Body-mass index (BMI) is the weight in kilograms divided by the square of the height in meters.
For over a significant period of time, increased BMI has been associated with a person's risk to develop cardiovascular diseases and certain types of cancers.
It has also been associated with increased mortality from these conditions. However the exact nature of the relationship between BMI and mortality has not been completely established. Subjects & Method
A large studies carried out on 1.46 million white adults all belonging to the age group 19 to 84 years of age with a median age of the subjects was 58 yrs looked at the BMI and its relationship to mortality.
Details related to age, study, physical activity, education, alcohol consumption, and marital status was drawn from pooled data sourced from 19 prospective studies carried out for a span of ten years.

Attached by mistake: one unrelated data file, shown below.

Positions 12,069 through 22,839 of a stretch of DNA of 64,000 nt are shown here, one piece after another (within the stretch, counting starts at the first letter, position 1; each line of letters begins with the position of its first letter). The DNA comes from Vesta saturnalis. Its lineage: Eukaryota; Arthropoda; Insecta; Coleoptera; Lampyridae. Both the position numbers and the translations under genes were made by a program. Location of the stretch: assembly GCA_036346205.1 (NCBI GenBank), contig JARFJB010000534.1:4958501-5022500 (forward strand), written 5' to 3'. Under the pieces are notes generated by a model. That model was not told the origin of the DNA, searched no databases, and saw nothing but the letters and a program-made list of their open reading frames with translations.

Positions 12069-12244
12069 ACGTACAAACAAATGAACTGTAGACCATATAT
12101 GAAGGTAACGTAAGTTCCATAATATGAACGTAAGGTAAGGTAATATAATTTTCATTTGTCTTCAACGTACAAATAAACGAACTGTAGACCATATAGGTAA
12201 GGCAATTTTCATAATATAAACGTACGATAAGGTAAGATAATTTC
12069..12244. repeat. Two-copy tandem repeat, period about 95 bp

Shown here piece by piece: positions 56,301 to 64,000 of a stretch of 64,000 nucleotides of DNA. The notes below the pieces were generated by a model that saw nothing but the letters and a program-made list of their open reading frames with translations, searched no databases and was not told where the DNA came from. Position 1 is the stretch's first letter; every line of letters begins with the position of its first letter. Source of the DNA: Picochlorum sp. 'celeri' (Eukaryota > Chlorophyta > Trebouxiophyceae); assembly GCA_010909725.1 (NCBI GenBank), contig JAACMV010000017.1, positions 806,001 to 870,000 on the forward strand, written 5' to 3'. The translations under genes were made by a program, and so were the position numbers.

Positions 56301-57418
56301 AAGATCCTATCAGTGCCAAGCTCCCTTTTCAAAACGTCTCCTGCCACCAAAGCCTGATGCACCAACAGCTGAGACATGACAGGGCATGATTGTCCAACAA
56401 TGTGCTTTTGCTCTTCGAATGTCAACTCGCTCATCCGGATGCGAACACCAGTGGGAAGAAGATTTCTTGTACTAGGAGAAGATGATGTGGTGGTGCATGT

Cox regression was the method of choice to appraise the hazard ratios and 95% confidence intervals for a link between BMI and all-cause mortality. Result
During the 10 year follow-up period a total of 160,087 deaths were identified and the following values were arrived at -
|18.5 to 19.9
|20.0 to 22.4
|25.0 to 29.9
|30.0 to 34.9
|35.0 to 39.9
|40.0 to 49.9
• BMI of 22.5 to 24.9 was the reference category - in this group the hazard ratio among women was 1.47.
• The Median baseline BMI in this group was 26.2.
• For a BMI below 20.0 it was discovered that the health hazard ratio reduced with longer-term follow-up. •
Hazard ratios for men and women studied were similar Study Conclusions
• Overweight and obesity are linked to increased all-cause mortality in white adults
• All-cause mortality is the lowest in those with a BMI between 20.0 to 24.9.
Although the inference drawn from this study is not novel, it helps to re-establish the fact that obesity, which is totally integrated with modern-day existence, must be addressed on a war-time footing.
Otherwise, we may have to pay with our lives! Reference
N Engl J Med 2010; 363:2211-2219 December 2, 2010.Source